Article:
Reportedly, the entire town is a place of supernatural partying, especially at this beautiful Victorian Hotel. Except this time it’s really a ghostly shindig — apparently the sounds of billiards balls clacking and men chuckling can be heard reverberating through the lounge walls. There’s also Lucy, wandering the first floor halls sobbing in a negligee, and Kate, a young Boer War nurse who loved to play cards — through the centuries, it seems. The sound of cards being shuffled wafts through from “Kate’s Card Room” on the second floor. Does this hotel really need any more guests?!
Grahamstown is a lively college town and backpacker’s destination these days, but the stain of violence and execution still exists. Built in 1824, this former jail and gallows still has cells one can crouch down into, to get a feel for the cold darkness of brutal times gone by. Or, you could brush by Henry Nicholls, the last person publicly hanged there in 1862 on rape charges. The fact that rape was not punishable by death is what’s said to be the reason for the roaming, untethered spirit of Nicholls, who’s said to traverse back and forth from gaol to gallows.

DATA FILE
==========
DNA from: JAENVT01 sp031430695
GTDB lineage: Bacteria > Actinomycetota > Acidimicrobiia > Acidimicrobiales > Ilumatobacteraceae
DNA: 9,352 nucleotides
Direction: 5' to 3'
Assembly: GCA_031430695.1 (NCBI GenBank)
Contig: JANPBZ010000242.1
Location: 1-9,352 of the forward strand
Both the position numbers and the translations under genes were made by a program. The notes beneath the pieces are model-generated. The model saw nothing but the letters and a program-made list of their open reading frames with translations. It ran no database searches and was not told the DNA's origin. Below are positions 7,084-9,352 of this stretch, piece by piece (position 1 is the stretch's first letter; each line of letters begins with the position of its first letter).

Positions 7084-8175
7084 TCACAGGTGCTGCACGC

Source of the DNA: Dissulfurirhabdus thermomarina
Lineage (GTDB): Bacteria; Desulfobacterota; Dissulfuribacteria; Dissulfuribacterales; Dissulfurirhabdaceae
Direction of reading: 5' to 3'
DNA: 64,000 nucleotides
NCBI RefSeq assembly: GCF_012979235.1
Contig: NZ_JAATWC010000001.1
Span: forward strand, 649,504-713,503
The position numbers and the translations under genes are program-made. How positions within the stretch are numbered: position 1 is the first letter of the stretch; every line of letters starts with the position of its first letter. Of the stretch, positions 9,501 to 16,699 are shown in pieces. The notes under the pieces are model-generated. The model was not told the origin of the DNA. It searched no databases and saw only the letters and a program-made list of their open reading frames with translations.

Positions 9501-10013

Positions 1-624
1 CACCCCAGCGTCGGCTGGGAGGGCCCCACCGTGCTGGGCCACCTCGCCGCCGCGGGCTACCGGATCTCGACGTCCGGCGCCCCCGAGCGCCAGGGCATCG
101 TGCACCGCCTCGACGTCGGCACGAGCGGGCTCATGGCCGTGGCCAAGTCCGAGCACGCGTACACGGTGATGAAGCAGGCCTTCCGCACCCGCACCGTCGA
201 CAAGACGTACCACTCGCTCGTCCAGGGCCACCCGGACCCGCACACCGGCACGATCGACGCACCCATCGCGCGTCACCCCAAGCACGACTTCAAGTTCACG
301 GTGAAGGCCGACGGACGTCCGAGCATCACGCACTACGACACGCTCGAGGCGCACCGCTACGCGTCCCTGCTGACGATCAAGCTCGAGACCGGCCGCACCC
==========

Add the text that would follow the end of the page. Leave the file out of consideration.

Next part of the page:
The country’s oldest and most historical city is bound to have some haunts. The most ancient standing colonial building in South Africa is the Castle of Good Hope, a fort built by the Dutch East India Company in 1666 and now a tourist site visitors flock to. The bell in the bell tower rings independently, a black dog runs at visitors and then vanishes (scary!), screams and footsteps are heard from unknown origins…and then there’s Lady Anne Barnard, the colony’s former First Lady, who likes to show up at parties held for dignitaries, even though she’s been gone for centuries…
Seems like the spirits like to keep their book clubs going! The building was erected in 1902, but a fire next door in 1896 burned Police Constable Maxwell to death. His memorial stone was moved to the new library’s gardens, which he apparently disapproved of posthumously. He haunted Room 700 until the stone was put back. Then there’s former caretaker Robert Thomas, who died in 1943. He loves the library so much, he still continues his work of shutting the doors properly and stacking books on the floor.
The Uniondale Hitchhiker. Don’t pull over to pick her up. Legend has it that one cold Easter night in 1968, a young couple crashed on a lonely road outside of town at the Barandas turnoff in the Eastern Cape. The man survived, but Maria Roux’s life was cut short. She decided to stick around, however. Every witness says the same thing: they pick up a pretty, brown-haired girl on a cold winter’s night. She gets in the car, laughs loudly and disappears, leaving behind the scent of apple blossoms. She’s trying to get to her parent’s house to announce her engagement, you see. Chills!!